BREAST CANCER – as women we all fear it. As humans we all know someone who has been affected by it. Yet, would you believe that new research has revealed that there is a significant disconnect between what Australian women know they ought to do versus reality when it comes to breast check vigilance?
- In the last month less than a quarter of Australian women (22%) have checked their breasts by actively looking in the mirror for size and colour changes.
- The majority of women (60%) do not feel confident when checking their breasts.
- Close to 1 in 3 (27%) do not know what’s normal when it comes to self-breast checks.
This research was conducted on behalf of Pink Hope Australia, a preventative health organisation working to ensure every individual can assess, manage and reduce their risk of breast and ovarian cancer, while providing personalised support for at risk women.
According to Lucinda Hossack, Genetic Counsellor at Pink Hope, the research serves as a timely reminder to women to stay vigilant and stop delaying ‘breast intentions’.
Common excuses are: “too busy to check my boobs”, “too young to check my boobs”, “too healthy to be at high risk”. The fact is it doesn’t matter how healthy or young you are, vigilance is vital and if you are at higher risk you need to know what the best screening and imaging options are for you.
Whilst standard screening (offered to Australian women aged 50+ as routine) is the best option for most women, there is a group of women at a higher risk, such as those with a strong family history and women in their 40’s with dense breasts, who should undergo regular routine checks or talk to their doctor about diagnostic imaging options such as a 3D mammography exam. [ You can learn more about 2D and 3D mammograms at this post – Let’s Talk About Breasts ]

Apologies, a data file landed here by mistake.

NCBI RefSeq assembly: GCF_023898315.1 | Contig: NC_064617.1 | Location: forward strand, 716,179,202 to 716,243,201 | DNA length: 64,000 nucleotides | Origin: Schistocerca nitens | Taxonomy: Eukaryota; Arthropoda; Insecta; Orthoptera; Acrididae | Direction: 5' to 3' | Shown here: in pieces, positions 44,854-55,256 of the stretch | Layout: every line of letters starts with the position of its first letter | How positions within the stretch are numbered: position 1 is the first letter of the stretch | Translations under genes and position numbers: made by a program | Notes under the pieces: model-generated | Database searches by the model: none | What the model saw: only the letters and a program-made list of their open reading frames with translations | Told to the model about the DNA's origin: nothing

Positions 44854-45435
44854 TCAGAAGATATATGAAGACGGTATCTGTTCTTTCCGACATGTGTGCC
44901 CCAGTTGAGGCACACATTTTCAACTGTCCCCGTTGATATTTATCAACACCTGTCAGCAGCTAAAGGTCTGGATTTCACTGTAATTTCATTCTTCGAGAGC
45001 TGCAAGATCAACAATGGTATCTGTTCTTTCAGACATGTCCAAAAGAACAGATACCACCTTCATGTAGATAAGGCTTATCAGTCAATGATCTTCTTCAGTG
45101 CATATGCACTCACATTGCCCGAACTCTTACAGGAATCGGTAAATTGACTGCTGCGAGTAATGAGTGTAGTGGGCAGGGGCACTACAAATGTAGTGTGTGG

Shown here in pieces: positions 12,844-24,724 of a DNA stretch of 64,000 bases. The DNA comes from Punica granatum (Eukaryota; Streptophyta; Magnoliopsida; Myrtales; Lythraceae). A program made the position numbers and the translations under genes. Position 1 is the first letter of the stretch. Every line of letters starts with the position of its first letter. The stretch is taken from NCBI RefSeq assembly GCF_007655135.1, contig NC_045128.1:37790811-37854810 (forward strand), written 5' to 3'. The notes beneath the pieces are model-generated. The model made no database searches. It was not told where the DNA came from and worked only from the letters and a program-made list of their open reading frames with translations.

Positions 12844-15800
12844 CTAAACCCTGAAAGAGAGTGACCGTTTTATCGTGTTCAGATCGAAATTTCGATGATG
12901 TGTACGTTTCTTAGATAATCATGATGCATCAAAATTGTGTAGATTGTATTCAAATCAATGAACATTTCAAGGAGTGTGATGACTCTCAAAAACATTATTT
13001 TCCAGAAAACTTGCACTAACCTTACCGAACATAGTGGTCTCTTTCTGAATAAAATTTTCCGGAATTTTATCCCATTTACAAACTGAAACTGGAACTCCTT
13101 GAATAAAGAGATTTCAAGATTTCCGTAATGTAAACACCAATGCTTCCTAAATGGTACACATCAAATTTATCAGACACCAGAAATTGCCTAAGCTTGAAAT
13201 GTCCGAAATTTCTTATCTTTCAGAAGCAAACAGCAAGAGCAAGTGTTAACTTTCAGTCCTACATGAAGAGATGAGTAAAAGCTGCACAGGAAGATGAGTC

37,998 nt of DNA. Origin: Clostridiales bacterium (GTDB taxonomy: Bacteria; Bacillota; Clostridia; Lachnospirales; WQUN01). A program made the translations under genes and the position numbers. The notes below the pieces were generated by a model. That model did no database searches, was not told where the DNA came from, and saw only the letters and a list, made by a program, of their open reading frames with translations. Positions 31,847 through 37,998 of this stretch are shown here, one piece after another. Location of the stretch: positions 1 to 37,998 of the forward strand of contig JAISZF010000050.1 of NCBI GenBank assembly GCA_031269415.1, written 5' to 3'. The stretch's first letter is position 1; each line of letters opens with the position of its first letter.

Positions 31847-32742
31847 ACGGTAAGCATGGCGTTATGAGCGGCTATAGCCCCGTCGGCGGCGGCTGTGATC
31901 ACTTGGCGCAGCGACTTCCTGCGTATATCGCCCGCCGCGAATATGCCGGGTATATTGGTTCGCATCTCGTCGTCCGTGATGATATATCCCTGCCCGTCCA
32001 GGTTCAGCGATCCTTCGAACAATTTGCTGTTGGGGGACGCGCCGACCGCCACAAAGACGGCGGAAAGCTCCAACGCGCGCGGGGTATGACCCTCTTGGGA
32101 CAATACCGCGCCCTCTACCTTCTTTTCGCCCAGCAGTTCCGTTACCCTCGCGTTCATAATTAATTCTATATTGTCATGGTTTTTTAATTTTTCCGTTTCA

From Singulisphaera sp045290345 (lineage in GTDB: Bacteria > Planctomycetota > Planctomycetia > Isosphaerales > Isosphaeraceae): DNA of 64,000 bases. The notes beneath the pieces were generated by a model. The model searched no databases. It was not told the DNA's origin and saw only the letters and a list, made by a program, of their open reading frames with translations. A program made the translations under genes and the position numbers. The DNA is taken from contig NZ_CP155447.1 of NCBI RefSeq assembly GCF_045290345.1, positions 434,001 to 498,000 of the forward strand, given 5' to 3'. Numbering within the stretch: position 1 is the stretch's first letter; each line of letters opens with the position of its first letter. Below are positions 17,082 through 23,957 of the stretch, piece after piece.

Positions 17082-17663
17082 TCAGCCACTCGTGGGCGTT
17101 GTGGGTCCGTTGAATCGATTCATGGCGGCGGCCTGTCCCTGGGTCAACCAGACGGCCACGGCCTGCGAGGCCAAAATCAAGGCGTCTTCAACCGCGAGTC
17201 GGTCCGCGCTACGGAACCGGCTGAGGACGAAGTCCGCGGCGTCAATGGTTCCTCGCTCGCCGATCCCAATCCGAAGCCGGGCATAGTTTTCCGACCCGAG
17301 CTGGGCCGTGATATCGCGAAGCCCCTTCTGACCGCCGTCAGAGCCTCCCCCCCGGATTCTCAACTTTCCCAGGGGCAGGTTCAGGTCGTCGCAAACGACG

Ms Hossack advises that without knowing your personal risk profile or performing regular self assessments, the number of women who remain undetected is still too high. It’s important that all women know their risk profiles and understand the options for the most beneficial detection method for them. Women should talk to their doctor to determine risk level and the most appropriate course of action for their personal situation OR as a first step check out Pink Hope’s personal risk assessment tool which is available here: http://pinkhope.org.au/knowyour risk
The awesome thing to note about Pink Hope’s ‘Know Your Risk’ risk assessment tool is that it is easily accessible from your phone, personal computer/laptop, or tablet!
Another great resource provided by Pink Hope is this page providing guidance on self-examination:
Come on girls – let’s do better with our ‘Breast Intentions’!!
Ciao for now,
Linking up with Essentially Jess for #IBOT